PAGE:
Loss for airlines as Federal Court of Australia rules legislation limiting damages not applicable
Legal Development 08 December 2021 08 December 2021
In a blow for the airline industry, the Federal Court of Australia (FCA) in Bradshaw v Emirates  FCA 1407 has ruled that New South Wales legislation limiting the recoverability of damages does not apply to passenger injury claims brought under the Montreal Convention 1999 (Montreal Convention). The judgment represents a significant departure from the FCA’s decision in Grueff v Virgin Australia Airlines Pty Ltd  FCA 501 only months earlier.
The applicant, Stephen Bradshaw, was struck on the head by a suitcase that fell from an overhead compartment on an Emirates flight from Dublin to Dubai on 1 January 2019. The flight was the first leg of connecting flights terminating in Brisbane. Mr Bradshaw’s injuries included a headache and nausea immediately following the incident, and subsequent neck pain.
The parties agreed that the incident constituted an ‘accident’ and that the injury amounted to ‘bodily injury’ within the scope of Article 17 of the Montreal Convention, as implemented into Australian law through the Civil Aviation (Carriers’ Liability) Act 1959 (Cth) (CACL Act).
There were two issues before the FCA. The first was an evidentiary question concerning the extent and nature of Mr Bradshaw’s injury. The second was a legal question regarding whether Mr Bradshaw was entitled to recover damages for non-economic loss.
As to the first issue, Stewart J found that Mr Bradshaw had embellished his injury and that it was limited to pain and loss of amenities of life during the period of the flights and the first couple of days after arriving in Brisbane. There was no economic loss established.
The second, more significant, issue centred on whether the claim was subject to the Civil Liability Act 2002 (NSW) (CLA), specifically s 16 which deals with the availability and determination of damages for non-economic loss. Section 16 provides that no damages may be awarded unless the severity of the injury is at least 15% of the most extreme case. Considering the matter was one of federal jurisdiction, the CLA only applied if it was picked up and applied by ss 79 and 80 of the Judiciary Act 1903 (Cth).
Stewart J concluded that the CLA damages thresholds (including s 16) do not apply to claims for bodily injury under Article 17 of the Montreal Convention. His reasoning was as follows:
- The CACL Act provides the right of action itself – the right flows from the CACL Act – and there is no need for the common law to carry the provisions into effect. The Montreal Convention, and the CACL Act, provide that damages are recoverable in the event of bodily injury, and such damages are compensatory. In terms of the assessment of damages, this is left for the domestic courts to determine by analogy based on insight and experience.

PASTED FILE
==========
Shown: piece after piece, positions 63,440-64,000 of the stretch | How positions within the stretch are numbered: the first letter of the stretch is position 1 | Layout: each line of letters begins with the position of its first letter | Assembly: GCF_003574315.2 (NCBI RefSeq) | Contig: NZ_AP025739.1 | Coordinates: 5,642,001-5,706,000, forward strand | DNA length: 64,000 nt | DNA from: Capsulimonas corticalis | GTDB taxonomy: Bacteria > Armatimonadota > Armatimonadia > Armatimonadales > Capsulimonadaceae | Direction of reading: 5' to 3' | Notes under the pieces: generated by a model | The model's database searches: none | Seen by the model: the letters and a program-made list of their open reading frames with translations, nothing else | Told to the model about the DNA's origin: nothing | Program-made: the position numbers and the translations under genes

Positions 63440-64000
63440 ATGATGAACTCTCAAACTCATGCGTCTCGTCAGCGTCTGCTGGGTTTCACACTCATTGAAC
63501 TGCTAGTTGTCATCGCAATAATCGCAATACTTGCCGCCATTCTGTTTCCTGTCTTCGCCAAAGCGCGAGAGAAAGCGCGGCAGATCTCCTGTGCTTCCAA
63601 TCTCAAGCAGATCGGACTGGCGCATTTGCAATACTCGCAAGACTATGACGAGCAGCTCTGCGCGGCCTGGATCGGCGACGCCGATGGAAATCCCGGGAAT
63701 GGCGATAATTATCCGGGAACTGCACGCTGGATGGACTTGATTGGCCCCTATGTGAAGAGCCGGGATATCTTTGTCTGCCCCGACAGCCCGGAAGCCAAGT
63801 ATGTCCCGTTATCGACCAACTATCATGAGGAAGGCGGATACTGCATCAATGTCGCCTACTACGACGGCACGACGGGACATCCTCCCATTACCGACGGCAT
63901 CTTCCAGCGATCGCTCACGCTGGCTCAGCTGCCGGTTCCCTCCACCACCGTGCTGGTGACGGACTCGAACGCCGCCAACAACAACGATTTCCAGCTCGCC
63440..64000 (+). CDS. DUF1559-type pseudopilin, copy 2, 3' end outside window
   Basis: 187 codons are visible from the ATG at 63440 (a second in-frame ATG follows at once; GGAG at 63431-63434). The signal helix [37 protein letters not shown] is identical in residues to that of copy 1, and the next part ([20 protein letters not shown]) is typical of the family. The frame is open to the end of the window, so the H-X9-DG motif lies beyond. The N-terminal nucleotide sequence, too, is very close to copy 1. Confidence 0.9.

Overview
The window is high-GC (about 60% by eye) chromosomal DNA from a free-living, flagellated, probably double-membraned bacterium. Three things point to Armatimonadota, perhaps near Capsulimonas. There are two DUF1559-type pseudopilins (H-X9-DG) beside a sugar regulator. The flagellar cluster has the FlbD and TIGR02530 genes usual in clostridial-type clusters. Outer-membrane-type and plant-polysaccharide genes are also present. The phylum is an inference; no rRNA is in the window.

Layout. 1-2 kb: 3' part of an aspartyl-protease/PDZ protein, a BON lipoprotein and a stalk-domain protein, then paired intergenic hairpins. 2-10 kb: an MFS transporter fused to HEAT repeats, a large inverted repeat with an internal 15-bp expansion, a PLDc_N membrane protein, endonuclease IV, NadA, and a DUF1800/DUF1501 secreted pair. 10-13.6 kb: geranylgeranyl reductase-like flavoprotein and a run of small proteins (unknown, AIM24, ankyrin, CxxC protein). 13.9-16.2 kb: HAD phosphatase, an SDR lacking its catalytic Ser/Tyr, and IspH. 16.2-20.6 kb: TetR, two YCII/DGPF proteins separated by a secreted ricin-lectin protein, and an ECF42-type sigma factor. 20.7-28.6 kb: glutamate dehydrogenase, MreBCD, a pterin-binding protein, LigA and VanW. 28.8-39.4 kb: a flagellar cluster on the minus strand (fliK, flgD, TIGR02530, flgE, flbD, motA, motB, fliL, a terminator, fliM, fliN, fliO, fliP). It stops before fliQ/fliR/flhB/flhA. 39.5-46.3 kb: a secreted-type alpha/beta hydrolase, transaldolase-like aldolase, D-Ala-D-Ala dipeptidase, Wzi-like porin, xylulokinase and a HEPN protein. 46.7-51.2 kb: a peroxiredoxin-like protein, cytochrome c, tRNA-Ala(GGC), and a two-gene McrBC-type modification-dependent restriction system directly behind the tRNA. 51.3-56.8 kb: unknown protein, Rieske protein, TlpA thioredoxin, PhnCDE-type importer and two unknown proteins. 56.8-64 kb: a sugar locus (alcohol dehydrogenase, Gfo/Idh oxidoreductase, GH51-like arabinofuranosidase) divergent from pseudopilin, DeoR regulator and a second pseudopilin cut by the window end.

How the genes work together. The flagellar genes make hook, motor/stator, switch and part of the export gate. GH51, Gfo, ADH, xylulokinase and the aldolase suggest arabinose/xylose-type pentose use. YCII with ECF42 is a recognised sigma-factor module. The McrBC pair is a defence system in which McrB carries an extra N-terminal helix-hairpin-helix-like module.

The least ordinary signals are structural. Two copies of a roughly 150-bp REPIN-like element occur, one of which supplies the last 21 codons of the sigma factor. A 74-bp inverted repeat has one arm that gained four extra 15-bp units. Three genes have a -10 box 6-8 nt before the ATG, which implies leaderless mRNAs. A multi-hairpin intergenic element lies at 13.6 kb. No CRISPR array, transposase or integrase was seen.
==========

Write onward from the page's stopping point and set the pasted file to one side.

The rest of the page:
- The limitations to damages under the CLA would be inconsistent with the CACL Act/Montreal Convention regime, which provides no minimum thresholds and which is uncapped unless the airline can prove that the damage was not due to its negligence or wrongful act, or was solely due to the negligence or wrongful act of a third party.
- The effect of the application of s 16 of the CLA to Mr Bradshaw’s case ‘would be to derogate from the right given to him by the [CACL] Act by extinguishing or restricting his right to recover damages to which he would otherwise have an entitlement’.
- Based on the inconsistency of the CLA with the Montreal Convention, it is unnecessary to consider s 79 of the Judiciary Act. The CLA, as state law, could not be picked up by the Court because the Commonwealth law – the CACL Act – ‘otherwise provided’, to use the wording of s 79(1).
Finally, the FCA considered in obiter whether the CLA applies to no-fault liability, as the Montreal Convention provides, or whether it only applies to fault-based claims. It found that to conclude that it applies to no-fault causes of action would be in direct conflict with the long title of the Act which provides that the Act was ‘to make provision in relation to the recovery of damages for death or person injury caused by the fault of another person’ (emphasis added).
The FCA’s conclusion in Bradshaw is consistent with the decision of the Victorian Supreme Court (Keogh J) in Di Falco v Emirates  VSC 472; 57 VR 394 (concerning similar, but not identical, legislation in the state of Victoria). In contrast, it is inconsistent with the earlier FCA decision of Grueff. The FCA in that case had discussed the issue in obiter as there was no bodily injury established so the application of the CLA was not strictly necessary to consider.
The decision of the FCA in Bradshaw has negative consequences for airlines (and their insurers) operating to and from Australia. In practice, it means that passenger claims involving minor injuries, such as Mr Bradshaw’s, can still attract general damages awards in New South Wales (Australia’s most heavily populated state) when they would otherwise not outside of an aviation context. It may result in more of these minor injury claims being pursued. While the decision provides clarity in an area in which prior judgments had left uncertainty, it is a clear move towards a passenger-friendly approach to the assessment of damages in Australia for bodily injury arising from accidents within the scope of the Montreal Convention.